Province promises N.B. forest report by April after seven years of missed deadlines

Tom MacFarlane, the deputy minister at the Department of Natural Resources and Energy Development, acknowledged his department missed several of its own deadlines for the report.  (Jacques Poitras/CBC - image credit)
Tom MacFarlane, the deputy minister at the Department of Natural Resources and Energy Development, acknowledged his department missed several of its own deadlines for the report. (Jacques Poitras/CBC - image credit)

A report on the state of the province's forests that was first promised almost seven years ago should finally be public before April 1, a committee of the legislature was told Wednesday.

Tom MacFarlane, the deputy minister of natural resources and energy development, acknowledged that his department has missed several deadlines it gave itself, starting in June 2016, to finish and publish the report.

He made the new commitment after Green Leader David Coon hammered the department for repeatedly promising the report and then not delivering it.

"Delay after delay after delay after delay," Coon said during a meeting of the legislature's public accounts committee.

"The question is, Mr. MacFarlane, what is it you don't want the members of the public and this legislature to know about the state of our forest?"

No annual plan

Earlier in the morning, Coon also forced MacFarlane to admit that the department had not published an annual plan listing its objectives — a plan required under provincial law to be posted on the department's website.

"I'm not aware as to why we haven't published an annual plan," MacFarlane said.

He said the department has been using a mandate letter from Premier Blaine Higgs as a guide — though he didn't realize that mandate letters are kept confidential by the current government.

"I guess I thought they are made public centrally and I'm told they are not public," he said. "But we have not produced an annual plan."

The province's Accountability and Continuous Improvement Act requires departments to publish annual plans laying out their objectives for each fiscal year.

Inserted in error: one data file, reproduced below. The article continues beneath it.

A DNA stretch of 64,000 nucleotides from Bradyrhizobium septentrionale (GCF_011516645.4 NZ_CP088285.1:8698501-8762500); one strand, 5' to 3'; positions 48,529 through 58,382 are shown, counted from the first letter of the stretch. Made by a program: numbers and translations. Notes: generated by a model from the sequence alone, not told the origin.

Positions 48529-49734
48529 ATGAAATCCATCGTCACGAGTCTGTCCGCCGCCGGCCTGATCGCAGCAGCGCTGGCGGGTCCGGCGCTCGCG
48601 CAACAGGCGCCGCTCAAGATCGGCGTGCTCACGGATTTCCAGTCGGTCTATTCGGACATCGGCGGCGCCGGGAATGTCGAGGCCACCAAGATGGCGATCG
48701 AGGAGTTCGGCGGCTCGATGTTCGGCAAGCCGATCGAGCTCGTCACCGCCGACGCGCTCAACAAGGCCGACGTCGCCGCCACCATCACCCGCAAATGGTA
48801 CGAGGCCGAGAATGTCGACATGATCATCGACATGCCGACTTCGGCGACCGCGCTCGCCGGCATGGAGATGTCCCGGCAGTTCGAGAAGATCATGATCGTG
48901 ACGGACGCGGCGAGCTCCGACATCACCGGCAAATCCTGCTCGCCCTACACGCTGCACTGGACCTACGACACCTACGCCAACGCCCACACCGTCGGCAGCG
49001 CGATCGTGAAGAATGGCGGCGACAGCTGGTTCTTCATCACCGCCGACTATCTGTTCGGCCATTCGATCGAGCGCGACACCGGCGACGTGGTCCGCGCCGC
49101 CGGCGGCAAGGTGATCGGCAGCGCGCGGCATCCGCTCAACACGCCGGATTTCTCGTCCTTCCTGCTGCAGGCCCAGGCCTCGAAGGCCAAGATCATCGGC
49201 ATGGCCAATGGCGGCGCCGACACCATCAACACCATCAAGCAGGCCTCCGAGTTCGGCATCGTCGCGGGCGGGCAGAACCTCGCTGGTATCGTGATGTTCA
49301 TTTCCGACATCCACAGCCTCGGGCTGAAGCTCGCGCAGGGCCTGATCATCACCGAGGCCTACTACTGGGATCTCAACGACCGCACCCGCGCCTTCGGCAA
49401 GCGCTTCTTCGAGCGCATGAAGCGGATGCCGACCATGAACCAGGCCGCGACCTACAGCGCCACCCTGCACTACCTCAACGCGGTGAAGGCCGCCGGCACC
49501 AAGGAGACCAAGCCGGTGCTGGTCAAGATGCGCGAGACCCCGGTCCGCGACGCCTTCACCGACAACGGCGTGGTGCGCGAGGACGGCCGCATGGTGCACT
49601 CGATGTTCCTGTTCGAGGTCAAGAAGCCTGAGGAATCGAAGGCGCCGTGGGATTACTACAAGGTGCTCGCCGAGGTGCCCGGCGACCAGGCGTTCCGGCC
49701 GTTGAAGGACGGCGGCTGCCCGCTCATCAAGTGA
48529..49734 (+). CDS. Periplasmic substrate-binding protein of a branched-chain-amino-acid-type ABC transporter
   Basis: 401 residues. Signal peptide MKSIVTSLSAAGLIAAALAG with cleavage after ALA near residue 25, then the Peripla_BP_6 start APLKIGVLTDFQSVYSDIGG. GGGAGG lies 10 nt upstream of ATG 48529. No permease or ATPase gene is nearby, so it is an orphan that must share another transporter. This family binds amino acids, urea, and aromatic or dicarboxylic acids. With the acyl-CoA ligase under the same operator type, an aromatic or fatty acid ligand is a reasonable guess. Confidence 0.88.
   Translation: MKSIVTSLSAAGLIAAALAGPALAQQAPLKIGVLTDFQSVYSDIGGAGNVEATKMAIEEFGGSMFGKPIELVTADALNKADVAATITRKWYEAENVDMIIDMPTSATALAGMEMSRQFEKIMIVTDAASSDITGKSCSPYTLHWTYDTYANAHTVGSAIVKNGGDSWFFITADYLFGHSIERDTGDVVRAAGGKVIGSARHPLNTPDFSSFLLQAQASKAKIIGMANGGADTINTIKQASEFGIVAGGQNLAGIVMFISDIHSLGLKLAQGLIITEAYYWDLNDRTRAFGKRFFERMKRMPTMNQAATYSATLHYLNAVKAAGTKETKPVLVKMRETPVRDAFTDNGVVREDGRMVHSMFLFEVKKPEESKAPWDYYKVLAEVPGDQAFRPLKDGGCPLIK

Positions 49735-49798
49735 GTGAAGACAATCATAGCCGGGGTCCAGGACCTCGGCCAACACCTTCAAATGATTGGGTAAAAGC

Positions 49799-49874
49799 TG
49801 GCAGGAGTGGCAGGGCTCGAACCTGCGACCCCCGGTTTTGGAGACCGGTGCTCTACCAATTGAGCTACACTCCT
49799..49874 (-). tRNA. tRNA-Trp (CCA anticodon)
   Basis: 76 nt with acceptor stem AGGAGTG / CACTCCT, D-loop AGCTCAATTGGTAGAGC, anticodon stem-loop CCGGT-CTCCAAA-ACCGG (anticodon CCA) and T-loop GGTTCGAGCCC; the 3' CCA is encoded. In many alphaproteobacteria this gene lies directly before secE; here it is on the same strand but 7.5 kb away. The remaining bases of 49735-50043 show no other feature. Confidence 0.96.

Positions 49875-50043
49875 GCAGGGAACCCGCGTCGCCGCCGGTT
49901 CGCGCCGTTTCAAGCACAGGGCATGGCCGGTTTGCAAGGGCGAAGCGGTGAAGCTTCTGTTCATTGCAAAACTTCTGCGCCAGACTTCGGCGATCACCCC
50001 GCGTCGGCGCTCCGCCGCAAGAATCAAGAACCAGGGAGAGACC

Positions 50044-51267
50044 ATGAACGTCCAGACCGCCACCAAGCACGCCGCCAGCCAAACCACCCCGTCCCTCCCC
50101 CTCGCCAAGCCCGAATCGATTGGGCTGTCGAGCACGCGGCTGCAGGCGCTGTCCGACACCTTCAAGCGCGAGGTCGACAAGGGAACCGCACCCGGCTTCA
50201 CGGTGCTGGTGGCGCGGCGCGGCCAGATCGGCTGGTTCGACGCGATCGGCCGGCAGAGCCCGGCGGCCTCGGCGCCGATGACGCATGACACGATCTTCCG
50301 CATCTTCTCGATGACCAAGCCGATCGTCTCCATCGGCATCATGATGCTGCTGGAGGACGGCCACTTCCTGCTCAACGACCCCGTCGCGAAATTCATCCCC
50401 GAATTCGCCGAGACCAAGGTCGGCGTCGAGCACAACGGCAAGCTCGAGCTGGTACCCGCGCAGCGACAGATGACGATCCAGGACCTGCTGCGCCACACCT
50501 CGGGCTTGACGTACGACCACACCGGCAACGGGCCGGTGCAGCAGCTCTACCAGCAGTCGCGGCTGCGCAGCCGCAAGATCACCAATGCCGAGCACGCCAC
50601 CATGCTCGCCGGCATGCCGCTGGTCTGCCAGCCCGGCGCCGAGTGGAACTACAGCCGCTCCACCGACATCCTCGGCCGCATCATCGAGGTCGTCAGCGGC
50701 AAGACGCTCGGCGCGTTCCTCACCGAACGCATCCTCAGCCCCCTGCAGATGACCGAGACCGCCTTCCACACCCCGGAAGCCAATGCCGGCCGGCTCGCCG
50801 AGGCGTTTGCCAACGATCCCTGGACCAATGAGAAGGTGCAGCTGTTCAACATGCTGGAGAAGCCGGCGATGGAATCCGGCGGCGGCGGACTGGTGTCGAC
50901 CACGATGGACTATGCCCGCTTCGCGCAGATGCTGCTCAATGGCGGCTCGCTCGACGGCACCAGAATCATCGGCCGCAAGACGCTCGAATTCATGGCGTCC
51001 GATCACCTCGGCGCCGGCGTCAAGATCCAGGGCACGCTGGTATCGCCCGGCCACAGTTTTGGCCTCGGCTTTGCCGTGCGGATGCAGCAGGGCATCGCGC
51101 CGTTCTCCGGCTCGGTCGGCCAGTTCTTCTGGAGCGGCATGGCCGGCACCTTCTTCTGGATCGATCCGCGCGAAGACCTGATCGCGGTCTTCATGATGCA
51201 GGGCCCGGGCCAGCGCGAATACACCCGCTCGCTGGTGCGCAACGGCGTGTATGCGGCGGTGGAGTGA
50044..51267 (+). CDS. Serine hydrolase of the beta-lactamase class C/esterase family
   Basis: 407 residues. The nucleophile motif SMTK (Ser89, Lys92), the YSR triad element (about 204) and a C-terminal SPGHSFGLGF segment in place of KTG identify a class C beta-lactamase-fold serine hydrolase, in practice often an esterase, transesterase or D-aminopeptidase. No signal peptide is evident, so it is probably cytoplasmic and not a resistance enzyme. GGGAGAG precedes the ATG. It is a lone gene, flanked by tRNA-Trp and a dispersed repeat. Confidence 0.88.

That allows the department, MLAs and the public to compare the plan's objectives to results laid out in a subsequent annual report.

Why plan is needed

With a report but no plan, Coon said, "it's extremely difficult for us to do our work in holding the department accountable in how it uses tax dollars if we don't know what those goals and objectives in the plan are."

The act says departments "shall" prepare an annual plan to "set out the goals and objectives" during a given year and establish "a strategic direction," then "identify objective performance measures" for those goals.

It also says the minister for the department "shall make the annual plan public by publishing it on the department's website" within three months of the start of the fiscal year.

Jacques Poitras/CBC
Jacques Poitras/CBC

On the state of the province report, Coon said the last one was in 2008 and pointed out the auditor general recommended in 2015 that the department issue new versions more frequently to report on how forests are being managed for ecological sustainability.

Coon said the department committed to a new report by June 2016, told him in 2017 it was "coming soon," assured him in 2019 that it would be tabled in the legislature in 2020, and in 2021 told him it would be ready that summer.

He said there was then another promise it would be done in 2022.

"Certainly there's been a number of things that have impacted our ability to deliver that report," MacFarlane said.

"I can promise you that that report is in draft form right now and we are anticipating to get that out this fiscal year."

Department has other priorities

He blamed "limited staff" for the delay and a focus on other more important programs.

"I can apologize for missing our targets and notions of the past, but certainly we've been prioritizing a lot of our initiatives," he said.

"It's limited resources that we have, and we try to make sure that we're focused on the items that require the highest priority."

Assistant deputy minister Chris Ward added that the raw data that would be used in a state of the forest report is available on the department's online open data portal.

"There's no hiding data," Ward said. "For those that are interested in data, it's online."

The discussion with Coon over missed deadlines is the latest in a series of exchanges between the Green leader and the department.

In 2020 he chided MacFarlane for the department for not having produced an emissions-reduction strategy three years after the release of the province's climate change plan.

During that session, department officials also said New Brunswick would miss its goal of having 2,500 electric vehicles on the province's roads by the end of 2020. There were only 429 at the end of 2019.

On Wednesday, MacFarlane was able to report that the province is on track to meet its next EV target of 20,000 by 2030.

He said supply chains were a problem until last fall but are showing signs of improvement now, with more electric vehicles available for sale now and federal and provincial rebate programs helping to spur sales.

"We're seeing our numbers increase significantly so we're very hopeful that holds," he said.